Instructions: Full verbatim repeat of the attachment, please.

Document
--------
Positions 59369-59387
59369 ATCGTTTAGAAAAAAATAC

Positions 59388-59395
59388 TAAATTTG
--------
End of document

Positions 59369-59387
59369 ATCGTTTAGAAAAAAATAC

Positions 59388-59395
59388 TAAATTTG